Standing at the edge of the field, Abigail eyed a clearing in the trees. The strobe of the lighthouse’s Fresnel lens lit a craft hovering where the waves began to crest.

The next arc lit a phosphorescent wake aimed at a hulking shadow roiling out to sea.

Janet Dawson

Deadly Coast

Image of a cave

Bethany raised the camera. She was losing the light on this chilly January afternoon and she wanted to get more shots of the blowhole.

Here on the Mendocino headlands, crashing waves from the Pacific Ocean had burrowed inland over millennia, water digging a sea cave beneath land weakened by erosion. A marine geyser expelled water upward until the land gave way and created a shaft exposed to the sky. Below a layer of vegetation, the blowhole’s sides were bare rock full of striations and outcroppings where plants had taken root. Farther down, blue water mingled with green and white, churning in the confined space.

There were blowholes all over the coast. This one, an easy walk from Mendocino’s Main Street, was a popular site for townspeople, tourists, and adventurous kayakers who paddled from the ocean into the sea cave.

Bethany’s hip nudged the wooden fence built in a rough circle around the blowhole. Then she noticed a section of the fence a few yards away. Was that rail broken? Dangerous. She looked down, eyes widening. The red-and-black plaid shirt didn’t belong in the roiling water at the bottom of the blowhole. Especially since the shirt was worn by a woman who floated on the waves, arms outstretched, long dark hair fanned around the head.

Bethany backed away from the fence and pulled her phone from her pocket.

“I may have seen her before,” she told one of the sheriff’s deputies later, when they’d taken a small inflatable into the blowhole to retrieve the woman’s body. “But I can’t recall where.”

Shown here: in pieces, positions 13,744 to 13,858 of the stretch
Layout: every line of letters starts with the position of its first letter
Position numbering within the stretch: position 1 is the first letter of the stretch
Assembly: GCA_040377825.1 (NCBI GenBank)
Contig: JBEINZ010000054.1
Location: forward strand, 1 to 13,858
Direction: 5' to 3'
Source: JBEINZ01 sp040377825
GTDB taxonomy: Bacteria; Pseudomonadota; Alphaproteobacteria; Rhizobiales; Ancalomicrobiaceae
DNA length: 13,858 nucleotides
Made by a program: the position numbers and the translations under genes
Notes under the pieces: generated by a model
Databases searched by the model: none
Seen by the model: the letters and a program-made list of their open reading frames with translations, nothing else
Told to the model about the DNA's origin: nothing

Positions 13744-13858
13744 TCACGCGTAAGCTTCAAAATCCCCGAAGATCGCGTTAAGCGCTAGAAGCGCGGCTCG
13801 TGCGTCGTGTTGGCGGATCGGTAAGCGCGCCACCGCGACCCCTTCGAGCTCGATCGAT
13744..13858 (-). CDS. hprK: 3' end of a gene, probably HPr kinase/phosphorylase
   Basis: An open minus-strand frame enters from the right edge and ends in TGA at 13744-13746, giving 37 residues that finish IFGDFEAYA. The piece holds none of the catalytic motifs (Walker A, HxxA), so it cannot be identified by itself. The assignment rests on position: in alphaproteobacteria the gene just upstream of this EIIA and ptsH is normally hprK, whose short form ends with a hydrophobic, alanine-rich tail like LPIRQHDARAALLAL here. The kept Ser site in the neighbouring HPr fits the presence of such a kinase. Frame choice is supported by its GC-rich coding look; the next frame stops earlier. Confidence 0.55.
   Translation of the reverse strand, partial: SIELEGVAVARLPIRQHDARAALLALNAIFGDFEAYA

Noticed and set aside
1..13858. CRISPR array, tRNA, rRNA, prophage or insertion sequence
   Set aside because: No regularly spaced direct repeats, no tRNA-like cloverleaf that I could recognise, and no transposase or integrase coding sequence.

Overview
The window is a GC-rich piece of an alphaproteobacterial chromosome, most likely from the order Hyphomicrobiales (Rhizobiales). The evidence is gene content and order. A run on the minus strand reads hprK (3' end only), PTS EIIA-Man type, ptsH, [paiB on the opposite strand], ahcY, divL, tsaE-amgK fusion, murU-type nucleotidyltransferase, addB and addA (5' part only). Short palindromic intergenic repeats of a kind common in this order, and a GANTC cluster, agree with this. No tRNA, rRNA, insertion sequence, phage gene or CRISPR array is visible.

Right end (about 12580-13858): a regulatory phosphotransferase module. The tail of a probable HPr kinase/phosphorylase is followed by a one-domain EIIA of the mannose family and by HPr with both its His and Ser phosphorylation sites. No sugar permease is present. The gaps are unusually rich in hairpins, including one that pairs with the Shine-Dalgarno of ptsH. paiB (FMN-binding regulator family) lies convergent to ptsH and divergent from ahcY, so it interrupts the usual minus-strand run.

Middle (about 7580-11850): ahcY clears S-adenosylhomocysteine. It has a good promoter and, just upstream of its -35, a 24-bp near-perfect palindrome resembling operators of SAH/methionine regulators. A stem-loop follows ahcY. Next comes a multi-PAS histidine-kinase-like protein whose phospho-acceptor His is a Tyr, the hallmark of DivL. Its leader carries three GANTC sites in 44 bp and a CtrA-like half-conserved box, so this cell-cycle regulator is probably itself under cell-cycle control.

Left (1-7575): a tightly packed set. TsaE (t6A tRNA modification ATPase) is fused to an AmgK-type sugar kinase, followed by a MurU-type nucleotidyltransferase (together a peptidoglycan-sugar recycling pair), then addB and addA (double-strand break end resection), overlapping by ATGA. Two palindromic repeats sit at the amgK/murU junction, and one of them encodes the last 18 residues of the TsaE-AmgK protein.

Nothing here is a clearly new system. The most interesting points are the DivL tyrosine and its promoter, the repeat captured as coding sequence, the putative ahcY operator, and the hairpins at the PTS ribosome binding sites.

The deputy gave her his card. “If you think of anything, call us.”

When the deputies took away the body, Bethany headed for home. Gran came out of the kitchen, carrying a cup of tea. “What’s going on? I saw flashing lights from the upstairs window.”

“A body in the blowhole,” Bethany said. “A woman. The top rail of the fence looked broken. She must have fallen.”

“Did someone see her fall?” Gran asked. “People are hiking the headlands all the time, and kayakers going in and out of the sea cave. Someone would have seen something.”

Bethany agreed. “I would have noticed. I’ve been taking pictures of the blowhole for days, in all sorts of light, so I can enter them in the art show. But I did step away when a group of people came along.” She paused, distracted. “Maybe I did see something and didn’t realize it. Let me look at the pictures.”

Back in her office, she connected her camera to her computer and downloaded photos she’d taken over the past few days. The blowhole shots were good. She had a few random shots that ordinarily she would have discarded, showing the people who’d approached the blowhole. She flicked backwards through the pictures.

Wait a minute. There, in the distance. She enlarged the shot. Two people were walking on the trail nearby. A woman with long hair, wearing a purple T-shirt, arms crossed over her as though she was cold. The man who walked with her wore a red-and-black plaid shirt. Bethany clicked forward, into the next shot. The man had removed his shirt. The snake tattoo on his left arm extended all the way to his wrist. He was handing the shirt to the woman. She enlarged again, but she couldn’t make out the man’s face. Was it the same woman? She’d glimpsed the dead woman’s face briefly. She couldn’t be sure. As for the shirt, red-and-black plaid was common enough.

Bethany sighed. She went back to the photos she’d taken Saturday night at the local pub where her friend’s band played. What was that? She enlarged one shot and stared at it. Standing to the right of the band was a woman wearing a purple T-shirt. And next to her, a man in a red-and-black plaid shirt, the cuffs rolled up, revealing his tattooed forearm. It looked like the man and the woman were arguing.

She enlarged the shot again, looking at the man’s face. She recognized him now. He worked as a bartender at the pub.

Bethany reached into her pocket and pulled out the deputy’s business card, and her phone.